Matthew Shepherd, Ten Years Ago Sunday

Going to this link, you’ll find an article from Matthew’s mother Judy.  It was 10 years ago Sunday that Matthew’s death made the news.  She updates us on the progress the Matthew Shepherd Foundation has been making:

I understand that the readers who take the time to write in are doing so because they absolutely disagree with the article and those who do agree won’t bother to write comments.  However, it brought home to me how much work is left to do to make the world an accepting place.  The level of ignorance is astounding.  The continuing belief that what happened to Matt was not a hate crime and the notion that ‘special people shouldn’t have special rights’, is beyond my comprehension. The level of ‘hate’ is frightening.

Also includes a video of her interview with The Early Show.

Matthew’s death still haunts me.   And I do think Judy is right; nothing has gotten better.   How do we have the big brass ones to scream and cry and wail about our rights to say what we want as Christians while gay men and women are beaten and killed and no one stands up for them?  Is this how we want gay people to see Jesus?  The story of the woman at the well illustrates, I think, how we’re to look at sin in the face of people who want to stone another for their sinful failings.  I want to see a world where gay people seek Christians out as their first line of defense because they know they’ll be protected, not stoned.

I know.  I’m a dreamer.  Somebody’s got to.

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~ by WriterRand on October 10, 2008.

3 Responses to “Matthew Shepherd, Ten Years Ago Sunday”

  1. I have SSA, but one thing I do not understand is this idea that in the U.S. gays are “beaten and killed” frequently. The vast majority of the US is not like this, and I am not sure if gays are any more likely to be killed than blacks are in the South (or rural Idaho).

    Go to Jamaica for a minute, and then you will know what it is like to be beaten and killed.

    It is unlikely Matthew Sheppard would have been so mythologized if this type of thing were common, and that ironically belies the entire argument.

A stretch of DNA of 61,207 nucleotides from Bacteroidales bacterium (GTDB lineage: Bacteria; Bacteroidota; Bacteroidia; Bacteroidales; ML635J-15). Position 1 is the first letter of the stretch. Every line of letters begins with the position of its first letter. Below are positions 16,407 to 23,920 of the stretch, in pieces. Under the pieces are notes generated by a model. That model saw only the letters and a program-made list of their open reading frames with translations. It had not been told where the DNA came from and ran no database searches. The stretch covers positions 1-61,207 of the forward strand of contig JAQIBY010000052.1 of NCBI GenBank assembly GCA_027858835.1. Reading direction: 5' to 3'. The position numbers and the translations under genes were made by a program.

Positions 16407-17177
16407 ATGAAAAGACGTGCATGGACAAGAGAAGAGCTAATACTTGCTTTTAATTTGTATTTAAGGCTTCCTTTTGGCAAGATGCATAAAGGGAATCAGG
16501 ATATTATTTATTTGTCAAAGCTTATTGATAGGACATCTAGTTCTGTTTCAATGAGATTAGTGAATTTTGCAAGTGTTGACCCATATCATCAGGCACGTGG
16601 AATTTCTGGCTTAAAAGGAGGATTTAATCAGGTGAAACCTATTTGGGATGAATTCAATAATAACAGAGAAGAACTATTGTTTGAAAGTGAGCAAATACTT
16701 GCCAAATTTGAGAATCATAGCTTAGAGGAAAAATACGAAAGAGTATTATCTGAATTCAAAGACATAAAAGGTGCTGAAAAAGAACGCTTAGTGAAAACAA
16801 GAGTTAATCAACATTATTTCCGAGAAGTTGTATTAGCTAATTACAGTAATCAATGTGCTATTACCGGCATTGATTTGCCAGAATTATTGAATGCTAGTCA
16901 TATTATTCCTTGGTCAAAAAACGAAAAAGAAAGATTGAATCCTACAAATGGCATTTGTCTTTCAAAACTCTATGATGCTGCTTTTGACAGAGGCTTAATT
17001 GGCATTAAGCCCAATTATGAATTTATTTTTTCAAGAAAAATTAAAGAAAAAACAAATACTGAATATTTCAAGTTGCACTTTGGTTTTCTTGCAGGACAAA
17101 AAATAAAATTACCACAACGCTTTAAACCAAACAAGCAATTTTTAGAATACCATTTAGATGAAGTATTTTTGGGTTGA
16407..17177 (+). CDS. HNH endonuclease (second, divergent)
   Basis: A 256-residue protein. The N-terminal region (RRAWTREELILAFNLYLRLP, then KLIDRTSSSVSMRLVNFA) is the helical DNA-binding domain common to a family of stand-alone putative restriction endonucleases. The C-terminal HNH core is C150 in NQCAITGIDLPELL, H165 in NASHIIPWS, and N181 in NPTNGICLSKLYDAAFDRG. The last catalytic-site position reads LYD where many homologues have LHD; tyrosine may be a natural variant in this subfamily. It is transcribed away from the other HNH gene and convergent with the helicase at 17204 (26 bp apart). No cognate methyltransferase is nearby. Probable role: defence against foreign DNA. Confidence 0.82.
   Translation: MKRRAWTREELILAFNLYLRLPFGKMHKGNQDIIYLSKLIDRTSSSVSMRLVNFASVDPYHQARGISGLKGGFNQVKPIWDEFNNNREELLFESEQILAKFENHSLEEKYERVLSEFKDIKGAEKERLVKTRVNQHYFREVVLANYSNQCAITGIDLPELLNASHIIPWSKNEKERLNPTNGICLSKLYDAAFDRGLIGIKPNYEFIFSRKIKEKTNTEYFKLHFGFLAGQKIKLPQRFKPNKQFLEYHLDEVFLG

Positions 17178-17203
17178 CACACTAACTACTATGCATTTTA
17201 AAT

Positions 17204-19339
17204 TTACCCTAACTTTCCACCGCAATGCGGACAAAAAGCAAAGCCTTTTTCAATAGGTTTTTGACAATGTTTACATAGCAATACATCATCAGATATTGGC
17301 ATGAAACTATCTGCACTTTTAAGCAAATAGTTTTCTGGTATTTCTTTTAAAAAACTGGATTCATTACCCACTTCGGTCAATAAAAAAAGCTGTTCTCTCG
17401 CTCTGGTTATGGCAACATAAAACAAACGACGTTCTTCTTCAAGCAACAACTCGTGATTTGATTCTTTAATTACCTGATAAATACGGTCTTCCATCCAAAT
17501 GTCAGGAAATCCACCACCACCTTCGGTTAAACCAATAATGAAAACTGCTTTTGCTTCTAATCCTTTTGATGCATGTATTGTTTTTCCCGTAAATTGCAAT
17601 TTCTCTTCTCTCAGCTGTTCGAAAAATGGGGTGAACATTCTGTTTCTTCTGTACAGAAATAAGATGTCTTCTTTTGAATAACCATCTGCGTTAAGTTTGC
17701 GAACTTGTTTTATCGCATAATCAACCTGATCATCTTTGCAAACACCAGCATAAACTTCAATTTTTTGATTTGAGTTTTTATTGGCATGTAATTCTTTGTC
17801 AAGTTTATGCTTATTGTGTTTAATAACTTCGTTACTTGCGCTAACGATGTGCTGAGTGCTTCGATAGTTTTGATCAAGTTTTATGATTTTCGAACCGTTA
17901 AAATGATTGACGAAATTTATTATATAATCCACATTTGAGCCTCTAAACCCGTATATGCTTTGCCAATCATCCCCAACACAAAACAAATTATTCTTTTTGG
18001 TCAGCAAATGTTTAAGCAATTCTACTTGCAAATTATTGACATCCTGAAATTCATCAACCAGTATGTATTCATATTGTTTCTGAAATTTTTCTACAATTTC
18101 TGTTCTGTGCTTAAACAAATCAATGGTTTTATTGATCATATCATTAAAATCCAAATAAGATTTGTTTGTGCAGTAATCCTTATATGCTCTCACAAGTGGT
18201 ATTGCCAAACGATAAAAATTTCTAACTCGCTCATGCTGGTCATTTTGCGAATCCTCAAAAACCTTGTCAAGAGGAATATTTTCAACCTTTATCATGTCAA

2. He was 98 lbs. soaking wet, suffered from mild mental retardation, considered work an annoying interruption in his smoking, and ran the mailroom in the law firm I used to work for. Late one night he got caught up on Capitol Hill, the gay section of Seattle, coming out of a gay bar (or too close to one, the memories blur a bit). Three guys jumped him, beat him so badly he had to wear a bike helmet the rest of his days so that the fragments of his skull would knit back together. The painkillers made him fuzzier than normal, and it is to the everlasting credit of the lawyers in that firm that he wasn’t fired so that he had medical coverage. He died shortly thereafter.

    I know others, many others, who have suffered violence on their persons merely for being gay.

    I’m one of them.

    It’s probably not as bad here as many other places, but it’s worse than it needs to be. I feel as Christians we need to step into the breach and defend the gay people who are victims of attack as much as possible. Christians should be the first line of defense and protection, not an additional source of violence.

    And if you haven’t been listening to some of the crowds and their screeds at the McCain/Palin rallys lately, you have no idea how entrenched this hatred is. Race is a huge part of this, but the the fear against gays is seeping out into these rallys as well (“He’ll have gays everywhere in the White House!”) and makes the concern for future physical well-being far more valid today than it has been in a long, long time.

  3. I find it illogical that we, as Christians, would want to defend the straight person, the abstinent person, or the bisexual person any less readily than we would want to defend the homosexual person.

    It is mentioned that “special people should have special rights”…but can we as Christians honestly look ANYONE in the eyes and, in the name of Jesus, tell them that they are not special?

    Should the man who rapes and beats a heterosexual mom of three be punished less than the man who rapes and beats a homosexual man coming out of a bar late at night?

    I’m homosexual, but how can I say that I am of a greater value than other humans who have different issues? I find the whole notion of “hate crimes” silly…..when is someone ever attacked out of fondness?

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